|Sallie Clift |
about 1942 or 1943
In 1940, my great-grandmother’s sister Sarah Catherine “Sallie”Clift at age 68 was all alone on Third Street in Shenandoah, Virginia.
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Valued at $2500, Sallie’s house where she raised two boys and a daughter after ridding herself of her philandering and abusive husband was no longer in need of boarders to make ends meet. Since before her divorce in 1914, she had provided rooms and board, most often to single men working on the N&W Railroad. She is listed as a widow, which might be enumerator error or Sallie’s deliberate attempt to spare herself the stigma.
|Sallie's house in Shenandoah, Virginia|
as it looked in the 1990s
Obviously the picture window is not original.
Sallie had a sixth grade education. She listed herself as “U,” meaning Unable to Work, but she claimed to have had income even though she did not work in 1939.
Her children were all married and living in Washington DC. Leonard (40) and his wife Lena (40) owned their home valued at $5500 on 10th Street. Leonard was a machinist for the railroad, earning $2000 in 1939, roughly $33,148 today. Their children Evelyn (18), Wendell (15), and Lucille (10) were in school while Lena was keeping house.
Raymond Clift was difficult to find in 1940. In FamilySearch he is indexed as Raymond CLEFT. In Ancestry, he is listed as Raymond ALFT, his wife Jessie is JESSAN, their niece Beverly Landis is BRANLY FANDES, and the roomer Thomas McDonald is TROAST MCDONAGH. What a disservice to genealogists and family historians. Anyway …. The Clifts were renting a home on Elliott Street in Washington DC. Raymond (39) worked as a clerk for a transit company, earning $2160 in 1939 (about $35,800 today) and clocked 60 hours the last week of March 1940. His wife Jessie (31) was keeping house for their 11-year old son Raymond Jr. (indexed as Raymond G.) and 18-year old niece Beverly.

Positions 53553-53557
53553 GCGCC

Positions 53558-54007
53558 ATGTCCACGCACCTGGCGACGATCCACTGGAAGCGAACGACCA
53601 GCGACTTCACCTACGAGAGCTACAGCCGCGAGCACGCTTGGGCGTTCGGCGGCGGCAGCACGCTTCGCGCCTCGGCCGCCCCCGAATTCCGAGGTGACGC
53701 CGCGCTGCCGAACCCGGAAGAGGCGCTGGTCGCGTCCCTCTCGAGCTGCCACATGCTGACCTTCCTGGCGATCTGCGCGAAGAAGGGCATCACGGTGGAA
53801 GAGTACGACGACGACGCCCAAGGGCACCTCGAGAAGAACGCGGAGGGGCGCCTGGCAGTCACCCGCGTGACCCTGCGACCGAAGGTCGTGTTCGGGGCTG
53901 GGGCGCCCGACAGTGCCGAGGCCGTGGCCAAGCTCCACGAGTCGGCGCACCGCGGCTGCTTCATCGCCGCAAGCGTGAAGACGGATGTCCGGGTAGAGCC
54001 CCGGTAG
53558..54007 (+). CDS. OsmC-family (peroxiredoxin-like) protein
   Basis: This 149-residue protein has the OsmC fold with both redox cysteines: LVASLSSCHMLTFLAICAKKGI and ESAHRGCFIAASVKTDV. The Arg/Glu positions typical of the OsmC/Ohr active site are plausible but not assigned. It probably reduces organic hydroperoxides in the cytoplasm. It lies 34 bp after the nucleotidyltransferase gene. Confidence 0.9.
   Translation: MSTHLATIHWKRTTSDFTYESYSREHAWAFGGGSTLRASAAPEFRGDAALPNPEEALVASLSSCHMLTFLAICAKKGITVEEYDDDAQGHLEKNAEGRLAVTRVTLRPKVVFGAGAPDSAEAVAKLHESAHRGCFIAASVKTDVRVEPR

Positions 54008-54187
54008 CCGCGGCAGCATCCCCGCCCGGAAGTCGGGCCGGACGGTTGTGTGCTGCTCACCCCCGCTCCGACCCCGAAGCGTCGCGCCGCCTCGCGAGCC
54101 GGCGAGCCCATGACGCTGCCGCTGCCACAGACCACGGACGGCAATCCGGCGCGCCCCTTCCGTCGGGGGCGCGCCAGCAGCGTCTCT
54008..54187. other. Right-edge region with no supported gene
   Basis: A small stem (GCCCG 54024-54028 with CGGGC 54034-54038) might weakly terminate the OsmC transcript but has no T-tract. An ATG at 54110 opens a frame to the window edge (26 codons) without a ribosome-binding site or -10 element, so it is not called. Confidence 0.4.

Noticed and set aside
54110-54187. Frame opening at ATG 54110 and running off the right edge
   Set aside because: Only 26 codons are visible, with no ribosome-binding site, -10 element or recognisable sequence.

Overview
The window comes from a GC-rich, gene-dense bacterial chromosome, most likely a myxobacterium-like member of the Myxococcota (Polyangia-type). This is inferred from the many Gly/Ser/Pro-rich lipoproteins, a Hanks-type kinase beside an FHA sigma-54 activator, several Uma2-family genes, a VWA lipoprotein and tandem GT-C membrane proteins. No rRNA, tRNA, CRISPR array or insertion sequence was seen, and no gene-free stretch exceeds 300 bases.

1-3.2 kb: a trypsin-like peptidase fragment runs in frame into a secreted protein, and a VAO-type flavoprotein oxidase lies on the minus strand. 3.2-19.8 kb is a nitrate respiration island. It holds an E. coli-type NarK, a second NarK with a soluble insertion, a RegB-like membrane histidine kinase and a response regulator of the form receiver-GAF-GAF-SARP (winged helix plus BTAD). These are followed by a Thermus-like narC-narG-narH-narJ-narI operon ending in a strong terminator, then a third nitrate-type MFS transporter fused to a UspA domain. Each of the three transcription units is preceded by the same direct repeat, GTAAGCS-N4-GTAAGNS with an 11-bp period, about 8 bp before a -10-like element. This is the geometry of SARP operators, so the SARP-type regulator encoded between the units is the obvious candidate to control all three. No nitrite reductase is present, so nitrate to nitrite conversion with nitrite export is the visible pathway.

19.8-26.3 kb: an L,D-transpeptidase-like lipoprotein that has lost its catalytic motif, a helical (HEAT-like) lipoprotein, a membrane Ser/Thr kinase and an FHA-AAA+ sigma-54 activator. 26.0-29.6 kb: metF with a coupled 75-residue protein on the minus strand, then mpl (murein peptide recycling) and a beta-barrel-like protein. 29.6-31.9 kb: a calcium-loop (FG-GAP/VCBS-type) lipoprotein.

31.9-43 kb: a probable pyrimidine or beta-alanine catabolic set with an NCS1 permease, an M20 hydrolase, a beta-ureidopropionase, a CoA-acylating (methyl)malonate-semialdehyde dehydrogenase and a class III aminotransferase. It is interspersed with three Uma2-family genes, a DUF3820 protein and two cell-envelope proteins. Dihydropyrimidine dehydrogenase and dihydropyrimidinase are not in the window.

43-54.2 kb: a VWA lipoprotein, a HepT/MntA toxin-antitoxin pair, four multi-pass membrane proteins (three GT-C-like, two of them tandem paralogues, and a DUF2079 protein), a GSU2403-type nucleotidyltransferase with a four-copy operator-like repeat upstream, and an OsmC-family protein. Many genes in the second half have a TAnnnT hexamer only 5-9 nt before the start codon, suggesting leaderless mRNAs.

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Alda (age 34) had remarried shortly after 1930 to Wilson Suite. They appeared in the city directory as early as 1932, but in 1940 they were renting a place for $35 a month on Emerson St NE. Wilson (age 35) was a barber who worked 60 hours the last week of March, and earned $1625 for a full year of work in 1939 (roughly $26,933 today). Alda’s daughters from her first marriage, Janice (18) and Gwendolyn (17) Monger, were attending school.